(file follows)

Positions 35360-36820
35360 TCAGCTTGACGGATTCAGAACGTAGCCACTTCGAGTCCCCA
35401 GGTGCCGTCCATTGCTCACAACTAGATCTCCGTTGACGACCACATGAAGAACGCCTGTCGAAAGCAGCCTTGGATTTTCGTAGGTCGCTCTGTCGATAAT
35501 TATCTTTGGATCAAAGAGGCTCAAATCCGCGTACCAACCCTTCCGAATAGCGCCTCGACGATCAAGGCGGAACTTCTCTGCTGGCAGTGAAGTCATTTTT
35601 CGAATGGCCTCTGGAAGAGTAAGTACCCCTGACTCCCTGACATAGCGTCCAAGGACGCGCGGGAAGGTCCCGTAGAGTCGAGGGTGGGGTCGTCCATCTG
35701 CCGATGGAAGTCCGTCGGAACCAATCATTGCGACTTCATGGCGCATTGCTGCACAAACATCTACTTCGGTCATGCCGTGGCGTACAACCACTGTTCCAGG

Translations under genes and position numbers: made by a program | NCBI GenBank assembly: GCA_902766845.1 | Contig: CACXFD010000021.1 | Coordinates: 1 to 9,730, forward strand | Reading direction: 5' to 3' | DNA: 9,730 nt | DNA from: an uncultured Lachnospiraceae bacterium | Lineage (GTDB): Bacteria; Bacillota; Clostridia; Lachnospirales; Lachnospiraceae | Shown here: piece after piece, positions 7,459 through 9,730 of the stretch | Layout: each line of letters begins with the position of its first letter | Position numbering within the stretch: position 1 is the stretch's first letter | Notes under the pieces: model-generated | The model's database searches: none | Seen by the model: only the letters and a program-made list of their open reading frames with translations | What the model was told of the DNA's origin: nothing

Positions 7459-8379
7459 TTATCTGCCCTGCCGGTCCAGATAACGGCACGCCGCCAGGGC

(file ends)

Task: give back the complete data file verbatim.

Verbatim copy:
Positions 35360-36820
35360 TCAGCTTGACGGATTCAGAACGTAGCCACTTCGAGTCCCCA
35401 GGTGCCGTCCATTGCTCACAACTAGATCTCCGTTGACGACCACATGAAGAACGCCTGTCGAAAGCAGCCTTGGATTTTCGTAGGTCGCTCTGTCGATAAT
35501 TATCTTTGGATCAAAGAGGCTCAAATCCGCGTACCAACCCTTCCGAATAGCGCCTCGACGATCAAGGCGGAACTTCTCTGCTGGCAGTGAAGTCATTTTT
35601 CGAATGGCCTCTGGAAGAGTAAGTACCCCTGACTCCCTGACATAGCGTCCAAGGACGCGCGGGAAGGTCCCGTAGAGTCGAGGGTGGGGTCGTCCATCTG
35701 CCGATGGAAGTCCGTCGGAACCAATCATTGCGACTTCATGGCGCATTGCTGCACAAACATCTACTTCGGTCATGCCGTGGCGTACAACCACTGTTCCAGG

Translations under genes and position numbers: made by a program | NCBI GenBank assembly: GCA_902766845.1 | Contig: CACXFD010000021.1 | Coordinates: 1 to 9,730, forward strand | Reading direction: 5' to 3' | DNA: 9,730 nt | DNA from: an uncultured Lachnospiraceae bacterium | Lineage (GTDB): Bacteria; Bacillota; Clostridia; Lachnospirales; Lachnospiraceae | Shown here: piece after piece, positions 7,459 through 9,730 of the stretch | Layout: each line of letters begins with the position of its first letter | Position numbering within the stretch: position 1 is the stretch's first letter | Notes under the pieces: model-generated | The model's database searches: none | Seen by the model: only the letters and a program-made list of their open reading frames with translations | What the model was told of the DNA's origin: nothing

Positions 7459-8379
7459 TTATCTGCCCTGCCGGTCCAGATAACGGCACGCCGCCAGGGC